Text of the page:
Charley Boorman Log- Day 22

July 3, 2012

In which Charley and team reach the top of the dramatic Tugela Falls- and explore the myth behind Rorke’s Drift! Tugela 3

After a bad night of short dreams and little sleep, the orange light of dawn started to creep through the tent walls. We may not have slept well, but sunrise over the Falls would be a tragedy to miss.

With sore backs, stiff limbs and fuzzy heads we pulled on cold clothes and broke down the tents, braced against the biting wind which had wreaked so much havoc with them during the night.

Trudging across the snow, we finally reached the lip of the Falls and were rewarded with the most stunning view. The smoke from the constant grass fires clung to the ground and the sun, still low in the sky, cast it in a magical light. The dark ridges of hills rose above this glowing landscape like islands on in a mist covered sea.

We marveled at our surroundings for as long as we could stand the cold. To our right, a thin sliver of water fell from the frozen head of waterfall, via several iced up ledges to the distant ground below.

Descending from the Amphitheatre via the same iron ladders (worse on the way down) we gratefully stripped off layers as the air got warmer the further we went.

But our epic day wasn’t over. Nearby was the historic hilltop battlefield of Spion Kop, where the British suffered a huge defeat during the second Boer War. Local expert Raymon Heron showed us around the hill. Supremely knowledgable and passionate about his subject, he told us the story of the failed British charge and stalemate in the hill to the accompaniment of a beautiful sunset. There was something fitting about watching the graves of the dead as the orange sunlight turned into twilight around us.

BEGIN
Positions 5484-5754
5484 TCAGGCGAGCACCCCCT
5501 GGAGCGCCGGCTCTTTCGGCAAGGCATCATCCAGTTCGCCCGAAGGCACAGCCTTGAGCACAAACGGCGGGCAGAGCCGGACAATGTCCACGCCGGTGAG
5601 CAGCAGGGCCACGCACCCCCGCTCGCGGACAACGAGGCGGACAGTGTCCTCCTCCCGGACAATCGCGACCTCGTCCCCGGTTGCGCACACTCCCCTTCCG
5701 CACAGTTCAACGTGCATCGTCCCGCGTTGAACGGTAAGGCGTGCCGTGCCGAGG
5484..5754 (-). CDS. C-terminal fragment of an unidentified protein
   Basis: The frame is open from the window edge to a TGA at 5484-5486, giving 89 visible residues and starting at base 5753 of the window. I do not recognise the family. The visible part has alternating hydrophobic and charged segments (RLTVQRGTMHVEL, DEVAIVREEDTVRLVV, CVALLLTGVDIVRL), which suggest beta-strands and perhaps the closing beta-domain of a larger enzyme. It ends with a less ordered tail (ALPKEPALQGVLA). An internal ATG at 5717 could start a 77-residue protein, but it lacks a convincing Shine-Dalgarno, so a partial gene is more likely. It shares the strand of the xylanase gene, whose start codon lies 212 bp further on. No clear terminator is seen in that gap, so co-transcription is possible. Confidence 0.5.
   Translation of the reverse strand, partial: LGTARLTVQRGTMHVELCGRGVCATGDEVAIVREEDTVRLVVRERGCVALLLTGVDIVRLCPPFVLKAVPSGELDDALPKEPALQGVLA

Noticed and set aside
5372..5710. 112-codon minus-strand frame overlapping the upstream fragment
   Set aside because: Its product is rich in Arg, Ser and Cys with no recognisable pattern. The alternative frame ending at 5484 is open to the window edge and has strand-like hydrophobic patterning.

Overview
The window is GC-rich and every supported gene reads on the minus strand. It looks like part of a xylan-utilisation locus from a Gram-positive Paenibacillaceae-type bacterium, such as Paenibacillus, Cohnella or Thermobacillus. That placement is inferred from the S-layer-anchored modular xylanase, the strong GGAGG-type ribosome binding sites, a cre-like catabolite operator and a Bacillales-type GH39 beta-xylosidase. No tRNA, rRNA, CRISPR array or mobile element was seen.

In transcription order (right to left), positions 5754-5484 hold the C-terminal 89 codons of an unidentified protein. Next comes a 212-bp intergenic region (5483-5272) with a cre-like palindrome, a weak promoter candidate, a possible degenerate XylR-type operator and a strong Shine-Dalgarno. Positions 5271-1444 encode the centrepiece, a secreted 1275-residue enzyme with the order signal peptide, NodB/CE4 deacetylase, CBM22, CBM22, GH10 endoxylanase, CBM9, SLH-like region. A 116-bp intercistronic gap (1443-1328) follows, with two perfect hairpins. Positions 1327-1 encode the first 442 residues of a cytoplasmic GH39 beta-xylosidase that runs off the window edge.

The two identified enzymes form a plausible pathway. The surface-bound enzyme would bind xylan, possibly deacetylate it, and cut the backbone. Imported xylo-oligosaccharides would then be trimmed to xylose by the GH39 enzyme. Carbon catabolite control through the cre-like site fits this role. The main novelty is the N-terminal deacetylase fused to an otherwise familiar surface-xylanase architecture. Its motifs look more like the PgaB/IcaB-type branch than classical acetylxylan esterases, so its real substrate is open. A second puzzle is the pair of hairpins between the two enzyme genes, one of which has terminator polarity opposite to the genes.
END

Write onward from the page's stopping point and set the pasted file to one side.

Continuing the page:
Rorke's DriftThis part of the KZN is littered with battlefields thanks to the disputed history of the region. A comparatively short ride from Spion Kop is Rorke’s Drift, one of South Africa’s most famous battlefields, thanks to the film Zulu. Like most war films, it’s not entirely accurate as Dave Sutcliffe, another local expert told us. Dressed in a replica red British uniform of the era, he took us around the hospital where a small group of British soldiers held out against the onslaught of an estimated 4000 Zulu warriors. It’s a dark period of South African history and while the questionable policies of British Colonialism colours any recount of this era, it’s impossible not to be moved by the bravery and heroism of the outnumbered and desperate British Soldiers.

Dave really brought the events of that night to life and clearly enjoyed telling us everything we could possibly want to know about the era.

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